Jenny Donath reports on the consequences of fur farming within the fashion industry and why Italy has decided to ban the practice altogether.
Photo by Gerardo Marrufo
In December 2021, the Italian Senate Budget Committee decided to completely ban fur farming, making Italy the 16th European country to abolish the practice. Furthermore, all remaining farms that breed foxes, racoons, chinchillas, and especially minks, must be closed within the next half year before 30 June 2022.
Until now, over 60,000 minks were killed per year on Italian farms before the amendment became effective on 01 January 2022. The amendment covers the ban of breeding fur-bearing animals, the shutdown of all remaining active fur farms, and the compensation of all farmers for their financial losses due to the law change, with funds as high as three million euros. According to the amendment:
“[T]he breeding, breeding in captivity, capturing and killing of minks (Mustela vison or Neovison vison), foxes (Vulpes vulpes, Vulpes Lagopus or Alopex Lagopus), raccoon dogs (Nyctereutes procyonoides) are prohibited, of chinchillas (Chinchilla laniger) and animals of any species for the purpose of obtaining fur” - Just Style
The Consequences of Fur Farming
The decision of the Italian Senate Budget Committee to amend the budget law rounded up the year well, following several Covid-19 outbreaks in fur farms due to lack of health and safety measures.
PETA, who has repeatedly raised awareness of the poor treatment of minks on fur farms, released evidence showing minks turning to self-mutilation or cannibalism as a result. Shoved into tiny cages, they have no possibility to pursue their natural activities like roaming and swimming. If they don’t die because of stress, their short life is ended by using gas: a cruel method, as minks are semi-aquatic and can hold their breath for a long period of time.
PETA’s active engagement across social media platforms and collaborations with Italian celebrities, such as model Elisabetta Canalis, have contributed to the Italian Government’s increased awareness of this issue. The demand for fur has been in decline for a long time and keeps decreasing. Fashion companies, such as Gucci, Versace, or Valentino, have already stopped using fur. Even ELLE Magazine has announced that they never want to work with fur-using companies again, nor promote such firms or products ever again. Mimi Bekhechi, vice president of international relations at PETA, has said:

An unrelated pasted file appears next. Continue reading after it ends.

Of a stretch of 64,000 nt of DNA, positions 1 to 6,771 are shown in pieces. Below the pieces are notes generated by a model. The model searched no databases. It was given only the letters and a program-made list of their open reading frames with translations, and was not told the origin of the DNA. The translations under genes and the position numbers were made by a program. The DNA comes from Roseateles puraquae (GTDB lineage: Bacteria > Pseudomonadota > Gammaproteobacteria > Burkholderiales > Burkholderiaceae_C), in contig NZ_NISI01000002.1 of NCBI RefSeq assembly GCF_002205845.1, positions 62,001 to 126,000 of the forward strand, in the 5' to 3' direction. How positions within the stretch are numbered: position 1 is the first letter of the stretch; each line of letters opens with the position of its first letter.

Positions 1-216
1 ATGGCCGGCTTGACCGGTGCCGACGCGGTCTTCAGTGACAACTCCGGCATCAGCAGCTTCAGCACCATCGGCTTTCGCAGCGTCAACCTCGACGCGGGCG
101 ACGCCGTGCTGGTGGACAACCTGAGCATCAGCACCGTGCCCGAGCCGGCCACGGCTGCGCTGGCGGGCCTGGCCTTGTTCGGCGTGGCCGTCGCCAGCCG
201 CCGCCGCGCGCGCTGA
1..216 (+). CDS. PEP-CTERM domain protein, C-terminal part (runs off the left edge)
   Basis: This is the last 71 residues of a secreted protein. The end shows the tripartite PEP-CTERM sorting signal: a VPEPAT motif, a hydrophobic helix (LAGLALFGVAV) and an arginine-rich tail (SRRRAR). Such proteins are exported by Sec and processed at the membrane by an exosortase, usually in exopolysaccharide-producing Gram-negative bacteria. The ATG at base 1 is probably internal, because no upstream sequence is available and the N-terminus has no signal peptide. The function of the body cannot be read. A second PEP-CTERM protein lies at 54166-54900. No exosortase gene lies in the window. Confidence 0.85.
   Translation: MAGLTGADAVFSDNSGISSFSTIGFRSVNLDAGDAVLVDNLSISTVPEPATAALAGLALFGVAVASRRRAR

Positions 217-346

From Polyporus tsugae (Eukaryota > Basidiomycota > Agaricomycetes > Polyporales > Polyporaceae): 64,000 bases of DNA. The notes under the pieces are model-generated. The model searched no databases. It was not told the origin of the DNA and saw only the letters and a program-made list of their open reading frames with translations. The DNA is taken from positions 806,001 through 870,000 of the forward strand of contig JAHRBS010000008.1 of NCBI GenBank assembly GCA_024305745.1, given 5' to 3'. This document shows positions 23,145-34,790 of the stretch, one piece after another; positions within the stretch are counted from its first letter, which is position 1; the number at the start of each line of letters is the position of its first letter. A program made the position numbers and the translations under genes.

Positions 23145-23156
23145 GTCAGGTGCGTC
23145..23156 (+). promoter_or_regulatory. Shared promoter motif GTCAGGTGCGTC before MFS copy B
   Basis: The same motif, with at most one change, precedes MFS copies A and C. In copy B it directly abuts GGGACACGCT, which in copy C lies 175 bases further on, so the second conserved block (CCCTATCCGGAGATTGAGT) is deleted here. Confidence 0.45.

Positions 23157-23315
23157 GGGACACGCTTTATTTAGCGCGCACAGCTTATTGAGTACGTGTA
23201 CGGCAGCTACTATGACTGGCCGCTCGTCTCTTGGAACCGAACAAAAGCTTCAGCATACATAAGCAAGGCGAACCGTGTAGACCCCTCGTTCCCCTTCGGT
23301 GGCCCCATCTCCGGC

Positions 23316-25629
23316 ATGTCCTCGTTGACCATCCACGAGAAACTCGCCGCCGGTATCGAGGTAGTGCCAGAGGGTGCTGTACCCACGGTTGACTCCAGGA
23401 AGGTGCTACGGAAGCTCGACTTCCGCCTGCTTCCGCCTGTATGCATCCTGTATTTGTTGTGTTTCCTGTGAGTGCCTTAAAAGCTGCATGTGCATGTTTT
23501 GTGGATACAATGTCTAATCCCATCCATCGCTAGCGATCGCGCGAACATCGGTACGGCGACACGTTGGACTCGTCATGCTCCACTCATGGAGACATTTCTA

“Grazie mille to the Italian Senate for recognising that fur belongs to the animals who were born with it and ushering in a new era – one in which minks will no longer be caged, tortured, and gassed in the name of fashion. […] It’s clear that the industry is truly dead and gone” - Mimi Bekhechi, Just Style
A Step Forward for Animal Rights
This decision was also recommended by the Humane Society International/Europe (HSI), considering the cruel animal treatment that was once standard on fur farms has now been condemned. Organisations like Animal Law Italy, Animal Equality, LAV, and Essere Animali also supported the passing of the new law. President and CEO of HSI, Kitty Block, said in a statement:
“We couldn’t be happier about this news […] 2021 was a monumental time for our fur-free campaign. […] We were there every step of the way to celebrate these victories and shine a continuous light on the millions of animals still suffering and dying for the frivolous fur trade. Ending the fur trade for good is one of our top priorities, and we won’t stop until every cage and trap is empty” - Kitty Block, The Humane Society of the United States
Moreover, a significant regulation was published at the end of January 2022. The regulation determined the future whereabouts of the remaining minks, meaning that possible relocation to shelters managed by recognised animal rights associations is now in progress. The banning of fur farming in Italy is certainly a massive step forward for animal rights activism, ensuring a quality of life for all animals across the globe that have been neglected and endangered by the fashion industry.
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